Our visit to Mug Shots Espresso enabled us to have an ‘up close and personal’ experience with coffee roasting with Budan Beans. Part of our discussion with Nathan included how he started out roasting with a popcorn maker. Amazingly, three days later a friend was cleaning out the kitchen and to my excitement a popcorn maker was to be cast aside. ‘Can I have that?’ blurted out immediately. I headed home with my new toy … I mean coffee roasting device. There are plenty of how to web sites – so I went to the twitterverse and reviewed this blog post.
Simply put, you need a popcorn maker and green coffee beans, chuck them in and away you go. As you progress, it sucks you in and getting the ‘optimal’ roast becomes somewhat of an obsession 😉 The first roast was great fun – the whole family gathered around watching, mesmerized by the swirling beans as they transformed from little green beans into the dark bloated coffee beans we love to grind for our favourite brew. If your keen to have a crack … (pun intended) at roasting with a popcorn maker at home, here are a few things that might help you get the best out of your experience.
Firstly, follow the guide with your popcorn maker and use the same amount of beans for corn i.e. 100g corn = 100g beans. Next remove all plastics because it melts … took me a while to realise the warped plastic was not part of the original design! Chuck in the beans and turn it on! The first exciting thing that happens is husks start swirling out of the machine so move to the outdoors or some place where the husks won’t be a hassle. Roasting has begun!
The first major milestone is the 1st crack – it sounds a bit like the crackling of the kindling in a campfire – the beans start to get lighter and bounce around more as they swirl. Wait a couple of minutes longer, you will reach the 2nd crack which is more like bigger logs cracking on the campfire when they throw off their orange sparks. Instead of orange sparks, little brown flecks of bean start to get flung out. The 2nd crack indicates that your beans have been roasted to a medium-dark level, depending when during the crack you stop the roast. As soon as the roast is stopped, pour the beans into a metal sieve and start to rotate to cool the beans – it’s normal for some to continue to crack so don’t worry.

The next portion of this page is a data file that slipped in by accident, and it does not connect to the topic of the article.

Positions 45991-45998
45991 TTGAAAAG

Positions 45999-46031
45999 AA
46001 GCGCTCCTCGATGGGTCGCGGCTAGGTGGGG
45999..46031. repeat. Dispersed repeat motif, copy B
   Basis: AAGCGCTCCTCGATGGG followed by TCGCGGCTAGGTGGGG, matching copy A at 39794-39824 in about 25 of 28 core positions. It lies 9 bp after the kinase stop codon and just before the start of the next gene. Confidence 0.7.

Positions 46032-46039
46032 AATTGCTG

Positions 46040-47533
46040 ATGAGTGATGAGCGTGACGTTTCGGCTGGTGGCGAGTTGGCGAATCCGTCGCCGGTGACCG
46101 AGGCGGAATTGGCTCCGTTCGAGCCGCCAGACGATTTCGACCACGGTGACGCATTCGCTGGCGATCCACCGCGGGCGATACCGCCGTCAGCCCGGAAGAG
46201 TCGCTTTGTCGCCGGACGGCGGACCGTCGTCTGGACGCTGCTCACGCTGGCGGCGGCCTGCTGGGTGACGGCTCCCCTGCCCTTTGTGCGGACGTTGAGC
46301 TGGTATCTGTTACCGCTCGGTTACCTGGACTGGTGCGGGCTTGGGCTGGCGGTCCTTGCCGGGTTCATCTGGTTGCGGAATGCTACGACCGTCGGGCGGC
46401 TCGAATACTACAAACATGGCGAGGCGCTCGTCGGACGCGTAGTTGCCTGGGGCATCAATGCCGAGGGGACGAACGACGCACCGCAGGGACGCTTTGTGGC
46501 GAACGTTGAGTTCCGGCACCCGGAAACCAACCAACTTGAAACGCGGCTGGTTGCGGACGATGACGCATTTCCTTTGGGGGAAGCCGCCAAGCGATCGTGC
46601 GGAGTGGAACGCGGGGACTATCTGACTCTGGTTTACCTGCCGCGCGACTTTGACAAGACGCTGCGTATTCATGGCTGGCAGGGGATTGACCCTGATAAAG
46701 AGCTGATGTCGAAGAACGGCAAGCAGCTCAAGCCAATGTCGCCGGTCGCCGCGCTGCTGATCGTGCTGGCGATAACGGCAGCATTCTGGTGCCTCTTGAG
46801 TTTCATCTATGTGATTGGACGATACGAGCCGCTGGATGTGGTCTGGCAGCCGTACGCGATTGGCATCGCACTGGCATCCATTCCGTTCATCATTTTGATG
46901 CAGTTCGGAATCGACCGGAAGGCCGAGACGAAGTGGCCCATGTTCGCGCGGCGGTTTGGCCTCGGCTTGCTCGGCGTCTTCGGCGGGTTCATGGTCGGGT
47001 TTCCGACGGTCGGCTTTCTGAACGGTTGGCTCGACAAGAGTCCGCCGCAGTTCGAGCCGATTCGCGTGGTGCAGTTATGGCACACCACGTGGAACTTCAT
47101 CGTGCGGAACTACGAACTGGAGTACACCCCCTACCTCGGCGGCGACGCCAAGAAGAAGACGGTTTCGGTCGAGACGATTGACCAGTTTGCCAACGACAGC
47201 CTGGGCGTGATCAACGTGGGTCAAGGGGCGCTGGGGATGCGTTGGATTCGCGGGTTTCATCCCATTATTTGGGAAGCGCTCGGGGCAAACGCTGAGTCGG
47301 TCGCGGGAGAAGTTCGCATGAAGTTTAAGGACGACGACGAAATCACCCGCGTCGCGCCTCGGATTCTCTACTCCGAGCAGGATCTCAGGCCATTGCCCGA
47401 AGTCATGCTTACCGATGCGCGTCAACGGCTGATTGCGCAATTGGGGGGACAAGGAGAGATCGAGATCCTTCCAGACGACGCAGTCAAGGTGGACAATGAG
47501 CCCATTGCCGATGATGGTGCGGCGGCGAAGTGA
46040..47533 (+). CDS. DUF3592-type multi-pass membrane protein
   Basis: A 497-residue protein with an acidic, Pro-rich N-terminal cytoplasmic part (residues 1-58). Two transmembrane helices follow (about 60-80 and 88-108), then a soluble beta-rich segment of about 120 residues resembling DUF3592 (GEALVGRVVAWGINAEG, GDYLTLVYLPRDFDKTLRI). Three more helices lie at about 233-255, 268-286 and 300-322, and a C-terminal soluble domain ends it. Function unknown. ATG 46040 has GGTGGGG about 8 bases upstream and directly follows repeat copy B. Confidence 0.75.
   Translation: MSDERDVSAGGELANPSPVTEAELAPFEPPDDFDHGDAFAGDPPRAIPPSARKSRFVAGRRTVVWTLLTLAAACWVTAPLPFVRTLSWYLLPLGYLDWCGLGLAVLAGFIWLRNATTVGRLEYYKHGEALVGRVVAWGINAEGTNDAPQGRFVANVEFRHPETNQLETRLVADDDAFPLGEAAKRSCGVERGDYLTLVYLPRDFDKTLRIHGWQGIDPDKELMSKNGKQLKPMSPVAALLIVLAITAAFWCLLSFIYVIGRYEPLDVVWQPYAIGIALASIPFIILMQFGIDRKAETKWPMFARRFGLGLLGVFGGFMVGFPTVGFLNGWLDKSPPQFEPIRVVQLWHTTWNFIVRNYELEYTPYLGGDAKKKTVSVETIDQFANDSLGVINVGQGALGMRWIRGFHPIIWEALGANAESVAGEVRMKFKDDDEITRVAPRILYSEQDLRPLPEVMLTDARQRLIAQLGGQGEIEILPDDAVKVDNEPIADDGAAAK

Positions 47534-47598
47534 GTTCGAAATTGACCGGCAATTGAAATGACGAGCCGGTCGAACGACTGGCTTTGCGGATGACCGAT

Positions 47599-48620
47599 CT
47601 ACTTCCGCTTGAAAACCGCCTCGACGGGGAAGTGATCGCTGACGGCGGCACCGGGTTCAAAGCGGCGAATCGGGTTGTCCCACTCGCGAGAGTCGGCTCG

Depending on the green beans you buy, you can stop roasting anywhere beyond the 1st crack. I had Nicaraguan single origin beans from The Coffee Roaster which are best suited to a medium to dark roast. Find out the best roast for your beans. If you go too far past the 2nd crack you will know because oil starts to be released, the beans get shiny and start to stick to the edge. Only a brave person would drink a brew from beans this dark! I went there and it wasn’t pretty.
When cool store your beans in a glass container. Wait four to seven days and then sit back and enjoy the fruits of your labour. You will never have a more satisfying brew. Have fun and play around! Because it’s only small quantities – be brave. Following our visit to Uncle Joe’s Coffee House I have been experimenting with slowing the roasting process and roasting lighter … that is, stop roasting somewhere from the 1st crack to before the 2nd. The roasting experience at Cup Roastery on the Bean Brewding/Yelp inaugural coffee tour has inspired me to try a popcorn roast that stops at the 1st crack and then try the beans as a brewed or filtered coffee.
There is something cool about controlling the transformation of green beans into coffee beans that are ready to drink. It is amazing how satisfied you feel when you are enjoying your first cup of home roasted coffee.
You gotta have a crack!